4. Sand provenance documents continuing accretion of the pro-wedge and erosional unroofing of the retro-wedge during arc-continent collision (Taiwan)

    NASA Astrophysics Data System (ADS)

    Garzanti, Eduardo; Padoan, Marta; Resentini, Alberto; Vezzoli, Giovanni; Castelltort, Sebastien; Tien-Shun Lin, Andrew

    2014-05-01

    The Taiwan doubly-vergent orogenic wedge developed during collision between the Luzon volcanic arc and the Chinese passive continental margin since the late Miocene (Byrne et al., 2011). In the east, the Coastal Range represents the northernmost extension of the Luzon arc and includes Neogene volcanic rocks and Plio-Pleistocene siliciclastic deposits. West of the plate boundary, running along the Longitudinal Valley, the Central Range includes polymetamorphic rocks (Tananao Complex) and a Slate Belt (Backbone Range and Hsuehshan Range). Farther to the west, the Western Foothills are a fold-thrust belt incorporating Oligo-Miocene sediments of the Chinese margin and younger foreland-basin deposits. High-resolution framework-petrography and heavy-mineral analyses were carried out on 106 samples collected from major rivers and beaches all around Taiwan in October 2012. The Coastal Range sheds feldspatho-lithic volcaniclastic sands including rich clinopyroxene-hypersthene suites with kaersutitic hornblende. Recycling of Plio-Pleistocene siliciclastics produces quartzo-lithic sands with cellular serpentinite and poor suites including hypersthene, epidote, clinopyroxene, kaersutitic hornblende and rare Cr-spinel. Similar mineralogy characterizes detritus from the Liji Mélange. Sands from the Tananao Complex are quartzo-lithic metamorphiclastic with common marble grains, sporadic metabasite, and moderately rich epidote-hornblende suites. Sands from the Slate Belt are invariably quartzo-lithic with very poor zircon-tourmaline suites. Phyllite and slate grains dominate in the east (Yuli Belt), slate grains in the middle (Backbone Range), and shale/siltstone and slate grains in the northwest (Hsuehshan Range). Neogene strata of the foothills shed litho-quartzose sands with poor suites including zircon, tourmaline, and garnet. Sands from the Tatung volcano are feldspatho-quartzo-lithic with extremely rich hypersthene-clinopyroxene suites including kaersutitic hornblende. The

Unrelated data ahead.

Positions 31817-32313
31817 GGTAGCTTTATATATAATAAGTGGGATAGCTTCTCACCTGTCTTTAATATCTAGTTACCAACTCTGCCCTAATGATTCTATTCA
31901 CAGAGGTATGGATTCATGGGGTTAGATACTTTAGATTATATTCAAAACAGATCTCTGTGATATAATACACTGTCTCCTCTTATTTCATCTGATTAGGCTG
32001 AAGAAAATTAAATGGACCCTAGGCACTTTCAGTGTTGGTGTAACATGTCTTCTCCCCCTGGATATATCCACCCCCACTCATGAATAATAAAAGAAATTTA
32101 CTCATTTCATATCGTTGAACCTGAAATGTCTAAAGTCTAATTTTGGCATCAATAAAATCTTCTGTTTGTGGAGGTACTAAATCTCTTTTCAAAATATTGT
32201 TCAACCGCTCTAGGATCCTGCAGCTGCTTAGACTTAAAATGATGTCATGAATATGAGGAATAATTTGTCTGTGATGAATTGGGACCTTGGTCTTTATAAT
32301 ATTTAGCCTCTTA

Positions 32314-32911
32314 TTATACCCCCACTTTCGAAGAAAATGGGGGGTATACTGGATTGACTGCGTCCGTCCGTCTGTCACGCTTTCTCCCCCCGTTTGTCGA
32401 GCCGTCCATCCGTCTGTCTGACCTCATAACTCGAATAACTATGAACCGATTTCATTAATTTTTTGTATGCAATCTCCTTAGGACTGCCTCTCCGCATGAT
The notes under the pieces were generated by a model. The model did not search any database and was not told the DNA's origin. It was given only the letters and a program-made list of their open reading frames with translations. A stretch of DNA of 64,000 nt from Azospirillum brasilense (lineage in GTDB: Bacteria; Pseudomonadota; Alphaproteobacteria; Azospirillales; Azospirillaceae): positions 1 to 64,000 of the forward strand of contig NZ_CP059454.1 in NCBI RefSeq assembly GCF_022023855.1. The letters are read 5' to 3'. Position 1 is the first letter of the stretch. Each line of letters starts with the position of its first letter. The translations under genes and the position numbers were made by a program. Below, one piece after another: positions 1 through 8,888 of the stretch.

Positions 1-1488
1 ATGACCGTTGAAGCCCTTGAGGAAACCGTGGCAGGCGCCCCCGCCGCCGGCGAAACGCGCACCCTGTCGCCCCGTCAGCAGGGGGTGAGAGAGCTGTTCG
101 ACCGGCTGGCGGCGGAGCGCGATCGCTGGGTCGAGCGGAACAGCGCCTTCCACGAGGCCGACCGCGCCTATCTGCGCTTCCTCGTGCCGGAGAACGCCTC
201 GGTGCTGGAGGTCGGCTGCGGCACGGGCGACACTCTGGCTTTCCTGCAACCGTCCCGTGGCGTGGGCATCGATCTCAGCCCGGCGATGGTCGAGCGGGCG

5. Découverte de structures périglaciaires ( sand-wedges et composite-wedges) sur le site de stockage de déchets radioactifs de l'Aube (France)

    NASA Astrophysics Data System (ADS)

    Antoine, Pierre; Marchiol, Albert; Brocandel, Marcel; Gros, Yves

    2005-12-01

    Since 1990, a dense network of subvertical cracks has been observed at the upper part of the Albian sands of the site of radioactive waste storage operated by ANDRA. New studies carried out in 1999 during enlargement of the site of Soulaines and in 2003 on the nearby TFA site highlighted an especially well-developed network of periglacial features that are mainly of the sand-wedge type (subvertical stratified infill). These observations demonstrate the periglacial origin of these cracks, which are mainly superimposed on a dense network of former tectonic extension joints, and that rapidly disappear at the top of the underlying clays. In addition, these observations currently represent the only example of a large sand-wedge network developed during the Last Glacial in northern France. To cite this article: P. Antoine et al., C. R. Geoscience 337 (2005).

  6. The Mechanics of Coulomb Wedges: Comparison Between a Numerical Model (Boundary Element Method) and a Sand-Box Experiment.

    NASA Astrophysics Data System (ADS)

    Del Castello, M.; Cooke, M.

    2006-12-01